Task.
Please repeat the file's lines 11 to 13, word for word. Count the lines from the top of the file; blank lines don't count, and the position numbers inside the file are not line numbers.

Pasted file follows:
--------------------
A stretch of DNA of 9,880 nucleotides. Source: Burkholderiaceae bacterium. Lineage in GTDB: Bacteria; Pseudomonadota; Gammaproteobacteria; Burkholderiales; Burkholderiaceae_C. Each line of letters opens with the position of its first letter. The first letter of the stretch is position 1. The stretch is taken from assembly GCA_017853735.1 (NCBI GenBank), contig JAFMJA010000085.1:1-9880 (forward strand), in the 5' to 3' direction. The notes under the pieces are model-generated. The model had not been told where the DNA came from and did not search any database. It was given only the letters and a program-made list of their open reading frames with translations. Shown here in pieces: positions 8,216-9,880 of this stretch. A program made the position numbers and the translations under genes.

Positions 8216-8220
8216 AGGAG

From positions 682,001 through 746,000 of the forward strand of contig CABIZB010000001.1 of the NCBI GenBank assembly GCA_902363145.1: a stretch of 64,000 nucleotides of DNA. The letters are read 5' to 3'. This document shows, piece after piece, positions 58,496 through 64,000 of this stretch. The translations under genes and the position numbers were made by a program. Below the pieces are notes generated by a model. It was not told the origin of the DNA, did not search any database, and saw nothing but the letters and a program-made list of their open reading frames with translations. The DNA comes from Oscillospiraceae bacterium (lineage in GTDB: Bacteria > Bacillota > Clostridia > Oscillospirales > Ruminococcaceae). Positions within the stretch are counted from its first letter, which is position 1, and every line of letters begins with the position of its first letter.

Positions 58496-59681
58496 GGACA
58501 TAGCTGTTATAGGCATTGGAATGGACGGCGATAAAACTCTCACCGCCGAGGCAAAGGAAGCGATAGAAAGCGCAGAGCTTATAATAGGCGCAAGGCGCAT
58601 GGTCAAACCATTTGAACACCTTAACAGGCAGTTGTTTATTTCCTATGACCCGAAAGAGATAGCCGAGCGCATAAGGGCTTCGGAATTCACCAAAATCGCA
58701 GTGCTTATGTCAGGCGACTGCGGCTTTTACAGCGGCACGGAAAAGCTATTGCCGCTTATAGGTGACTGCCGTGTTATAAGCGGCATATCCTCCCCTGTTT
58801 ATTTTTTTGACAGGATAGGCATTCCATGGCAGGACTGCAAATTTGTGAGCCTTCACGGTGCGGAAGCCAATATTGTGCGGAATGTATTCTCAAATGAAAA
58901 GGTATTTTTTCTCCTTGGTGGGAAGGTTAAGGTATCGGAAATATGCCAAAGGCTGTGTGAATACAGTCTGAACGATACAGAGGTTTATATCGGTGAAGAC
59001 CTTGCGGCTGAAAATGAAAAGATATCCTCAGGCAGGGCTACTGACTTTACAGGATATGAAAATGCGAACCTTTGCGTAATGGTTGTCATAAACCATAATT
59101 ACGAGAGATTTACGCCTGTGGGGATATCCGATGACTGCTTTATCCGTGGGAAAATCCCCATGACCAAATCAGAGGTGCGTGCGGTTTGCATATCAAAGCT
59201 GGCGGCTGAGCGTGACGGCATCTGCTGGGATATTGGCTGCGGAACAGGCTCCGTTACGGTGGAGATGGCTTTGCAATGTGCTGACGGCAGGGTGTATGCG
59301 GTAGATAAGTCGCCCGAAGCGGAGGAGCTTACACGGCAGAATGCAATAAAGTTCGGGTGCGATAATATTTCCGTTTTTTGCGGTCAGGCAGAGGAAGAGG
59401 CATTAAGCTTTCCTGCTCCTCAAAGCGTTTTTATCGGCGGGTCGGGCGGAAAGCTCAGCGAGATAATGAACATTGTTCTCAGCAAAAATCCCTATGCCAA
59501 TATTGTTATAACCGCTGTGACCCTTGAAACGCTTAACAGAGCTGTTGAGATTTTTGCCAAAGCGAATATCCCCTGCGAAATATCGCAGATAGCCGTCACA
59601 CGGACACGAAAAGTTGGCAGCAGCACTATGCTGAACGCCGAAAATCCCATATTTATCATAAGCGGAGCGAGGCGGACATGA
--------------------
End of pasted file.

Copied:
58901 GGTATTTTTTCTCCTTGGTGGGAAGGTTAAGGTATCGGAAATATGCCAAAGGCTGTGTGAATACAGTCTGAACGATACAGAGGTTTATATCGGTGAAGAC
59001 CTTGCGGCTGAAAATGAAAAGATATCCTCAGGCAGGGCTACTGACTTTACAGGATATGAAAATGCGAACCTTTGCGTAATGGTTGTCATAAACCATAATT
59101 ACGAGAGATTTACGCCTGTGGGGATATCCGATGACTGCTTTATCCGTGGGAAAATCCCCATGACCAAATCAGAGGTGCGTGCGGTTTGCATATCAAAGCT